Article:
After the birth of rock and roll around the early ‘40s, its popularity slowly grew until its inevitable explosion in the 1950s. The eventual spawn of pop giants like Elvis Presley and Buddy Holly put the United States, and the South in particular, at the forefront of the genre. But the late ‘50s and early ‘60s would see a quick decline for the new sound, following the death of Buddy Holly, the retirement of Little Richard, and Elvis’ departure for the military. It would then wait until the mid ‘60s to revive through Britain’s invasion via the Beatles, the Rolling Stones, and the Kinks, among others. Putting the United States back on the map in the pop-rock world would eventually come through a variety of solo artists, one of which was Bruce Springsteen.
Where artists like Elvis excelled at creating catchy tunes, and relying on a strong vocal ability, many others like Bob Dylan had a larger focus on lyricism and storytelling. But Bruce Springsteen would attempt to bring a mix of both. With a focus on working-class America, and his personal experiences growing up in New Jersey, songwriting was a lot of what pushed Springsteen, both personally, and as an artist. It was this fact that initially gained him a contract; as the man who had previously signed Bob Dylan, also brought Springsteen to Columbia records. But with the niche of outstanding songwriting and pop-infused folk already filled, the first couple of releases from Springsteen fell under the radar, and were continuously compared to artists like Dylan. It wouldn’t be until this record, Born to Run (1975), that he would break out as his own artist.
With his previous records struggling to find commercial success, Bruce Springsteen went with a much different approach to this record; and spent more time on it; supposedly spending roughly six months on “Born to Run” alone. Looking back to The Wild, the Innocent, & The E Street Shuffle (1973), the same instruments are there, but their utilization changes drastically. First, a majority of the tracks follow the same dynamic trends. With the exception of “Night,” and “Born to Run,” each song begins with a tame, quiet introduction; often by a piano, or some brass. It continues with a build up of energy, until it hits a peak level of intensity somewhere in the center; often through additional instruments; and carries that to the end. The best example of this is found in the opener, “Thunder Road.” While initially a raw and piano-based rock ballad, there then comes a background of percussion, then bass, then guitar, then saxophone, until it’s effectively a full band.
The next large piece that differentiates this, and all of his future work, from his first two records, is his vocal performance. It’s hard to say whether it’s strictly “better” or not, but in some tracks, it’s almost unrecognizable when compared to what came before. Leaning into a deeper, raspy, bluesy delivery, it goes from simply singing, to a full-on persona. The unique features in his voice provide a natural charisma, where he was originally lacking. It also doubles-down on the dynamic patterns mentioned before. Each time an instrument is added, or a crescendo is hit, he matches it, which means in most of the songs, he ends up wailing away toward the latter half. When combining the two together, it turns what was folk-inspired rock, to inspirational and anthemic epics. The wall-of-sound approach to songwriting proves itself once again, as his voice fights through the jungle of noise. It’s one of the two main characteristics standing between Springsteen, and other pop-blues or pop-rock artists, like Billy Joel. Billy Joel has his own examples of these tracks, but as a collective, most of his projects are more cut-back, and intimate, rather than empowering.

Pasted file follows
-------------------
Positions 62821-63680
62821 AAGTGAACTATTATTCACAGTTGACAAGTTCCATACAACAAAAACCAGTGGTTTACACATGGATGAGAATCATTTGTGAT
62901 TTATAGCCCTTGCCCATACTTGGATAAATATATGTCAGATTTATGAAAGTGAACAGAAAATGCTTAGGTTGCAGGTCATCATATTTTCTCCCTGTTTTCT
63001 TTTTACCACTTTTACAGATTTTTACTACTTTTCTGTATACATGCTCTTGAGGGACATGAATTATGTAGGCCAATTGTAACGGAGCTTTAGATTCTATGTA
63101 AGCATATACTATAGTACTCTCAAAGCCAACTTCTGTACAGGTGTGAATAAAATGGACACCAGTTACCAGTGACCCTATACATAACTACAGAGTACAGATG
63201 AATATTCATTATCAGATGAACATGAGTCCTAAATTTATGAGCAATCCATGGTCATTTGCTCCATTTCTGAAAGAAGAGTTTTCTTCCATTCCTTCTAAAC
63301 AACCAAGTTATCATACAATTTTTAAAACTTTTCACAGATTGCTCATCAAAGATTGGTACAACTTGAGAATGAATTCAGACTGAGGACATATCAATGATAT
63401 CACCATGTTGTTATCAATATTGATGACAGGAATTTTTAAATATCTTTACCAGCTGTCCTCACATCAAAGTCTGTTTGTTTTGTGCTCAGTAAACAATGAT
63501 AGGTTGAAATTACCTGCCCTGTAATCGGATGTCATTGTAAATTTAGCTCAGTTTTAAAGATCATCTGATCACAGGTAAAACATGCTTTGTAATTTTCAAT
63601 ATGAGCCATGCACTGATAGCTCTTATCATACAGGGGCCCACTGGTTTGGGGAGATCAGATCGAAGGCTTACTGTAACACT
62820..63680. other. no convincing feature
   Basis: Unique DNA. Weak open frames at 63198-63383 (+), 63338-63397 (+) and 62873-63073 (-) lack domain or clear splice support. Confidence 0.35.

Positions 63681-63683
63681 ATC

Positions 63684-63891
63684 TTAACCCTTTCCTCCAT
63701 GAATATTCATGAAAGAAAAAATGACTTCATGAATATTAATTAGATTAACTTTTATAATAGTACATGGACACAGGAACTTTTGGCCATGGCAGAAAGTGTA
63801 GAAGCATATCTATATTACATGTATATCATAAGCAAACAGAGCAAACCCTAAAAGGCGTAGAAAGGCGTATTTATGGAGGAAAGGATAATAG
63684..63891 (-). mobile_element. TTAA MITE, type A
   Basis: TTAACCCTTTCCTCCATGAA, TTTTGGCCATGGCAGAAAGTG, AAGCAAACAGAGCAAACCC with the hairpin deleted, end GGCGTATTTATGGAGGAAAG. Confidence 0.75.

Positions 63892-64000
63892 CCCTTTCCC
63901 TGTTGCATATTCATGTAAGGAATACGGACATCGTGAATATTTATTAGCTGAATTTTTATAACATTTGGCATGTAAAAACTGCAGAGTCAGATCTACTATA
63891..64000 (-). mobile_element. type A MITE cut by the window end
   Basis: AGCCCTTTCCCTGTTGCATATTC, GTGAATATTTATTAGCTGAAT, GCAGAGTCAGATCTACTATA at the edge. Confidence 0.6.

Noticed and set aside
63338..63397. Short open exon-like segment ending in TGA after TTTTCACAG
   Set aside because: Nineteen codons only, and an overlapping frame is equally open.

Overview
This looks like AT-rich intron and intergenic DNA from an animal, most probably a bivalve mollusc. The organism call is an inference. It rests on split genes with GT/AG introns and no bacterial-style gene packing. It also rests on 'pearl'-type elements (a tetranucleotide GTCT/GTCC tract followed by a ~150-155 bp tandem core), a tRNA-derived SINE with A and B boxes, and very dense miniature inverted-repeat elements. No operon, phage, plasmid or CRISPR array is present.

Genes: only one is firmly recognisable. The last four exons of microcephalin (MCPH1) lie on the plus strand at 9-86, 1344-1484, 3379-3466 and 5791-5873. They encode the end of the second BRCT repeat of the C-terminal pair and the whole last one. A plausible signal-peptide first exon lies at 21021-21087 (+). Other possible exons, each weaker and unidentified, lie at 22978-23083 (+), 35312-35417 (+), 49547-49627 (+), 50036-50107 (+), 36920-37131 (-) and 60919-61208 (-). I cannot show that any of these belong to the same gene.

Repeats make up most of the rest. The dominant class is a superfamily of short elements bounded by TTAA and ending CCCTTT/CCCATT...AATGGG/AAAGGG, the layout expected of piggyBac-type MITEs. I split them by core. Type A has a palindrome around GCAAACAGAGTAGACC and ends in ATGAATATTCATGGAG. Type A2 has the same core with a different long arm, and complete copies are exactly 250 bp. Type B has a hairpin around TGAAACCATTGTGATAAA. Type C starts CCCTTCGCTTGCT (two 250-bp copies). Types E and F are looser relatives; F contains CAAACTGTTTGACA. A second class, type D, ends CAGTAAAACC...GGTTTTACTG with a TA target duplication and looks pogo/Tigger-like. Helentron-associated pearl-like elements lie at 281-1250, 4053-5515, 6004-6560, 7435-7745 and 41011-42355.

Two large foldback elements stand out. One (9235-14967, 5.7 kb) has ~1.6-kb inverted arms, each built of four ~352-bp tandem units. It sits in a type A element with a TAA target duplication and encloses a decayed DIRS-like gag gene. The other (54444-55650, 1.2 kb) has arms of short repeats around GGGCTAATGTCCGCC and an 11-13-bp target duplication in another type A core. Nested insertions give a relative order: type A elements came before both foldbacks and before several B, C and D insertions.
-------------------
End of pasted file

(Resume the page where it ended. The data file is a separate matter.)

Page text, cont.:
Of course, one of the main highlights of this project is Springsteen’s lyricism, and ability to craft engaging narratives. This has always been, and will always be, a staple of his music, but the attention-grabbing accompaniment, and choice to generalize the specific stories made it a lot more engaging and accessible. The change in focus, from New Jersey-specific content, to more relatable content, is visible from the outside, by just looking at the song titles. His previous LP featured direct references to “E Street,” “57th Street,” “New York City,” and “4th of July, Asbury Park.” This was craftily swapped for things less niche, to “Backstreets,” “‘the’ River,” and “Night,” only relying on specificity for “Tenth Avenue Freeze-Out.” While it doesn’t make the project better per se, the ease in understanding and relating allowed it to be more consumable for a large audience. More importantly, the quality wasn’t lost during this shift. The patience in his development of tracks, and overall songwriting is arguably at an all-time high on this project. With ten-minute songs like “Jungleland,” nothing is rushed, and the influence of artists like Dylan are still prevalent.
Born to Run (1975) is recognized as Springsteen’s break-out record, and it’s easy to see why. The best pieces of his musicianship are there; with patient and truthful songwriting; but he was able to break out of his shell with what would eventually become his staple sound, and some added accessibility. The blues in his head goes straight to his voice, and adds a lot of necessary flavor and power. The progression inside of his instrumentation was phenomenal. The saxophone solo toward the end of “Thunder Road” pops out as one of the more memorable parts of this record, over even his lyricism. As does the incredible composition on “Born to Run.” It doesn’t excel to the point of Bob Dylan’s genius, but compacts it, and delivers it with a fun and loud roar. Forty-five years later, it stands as an American classic in ‘70s pop-rock, reliant on the incredibly likeable persona of Springsteen. And it’s a great example of how you can still improve greatly, while tailoring it to a specific audience.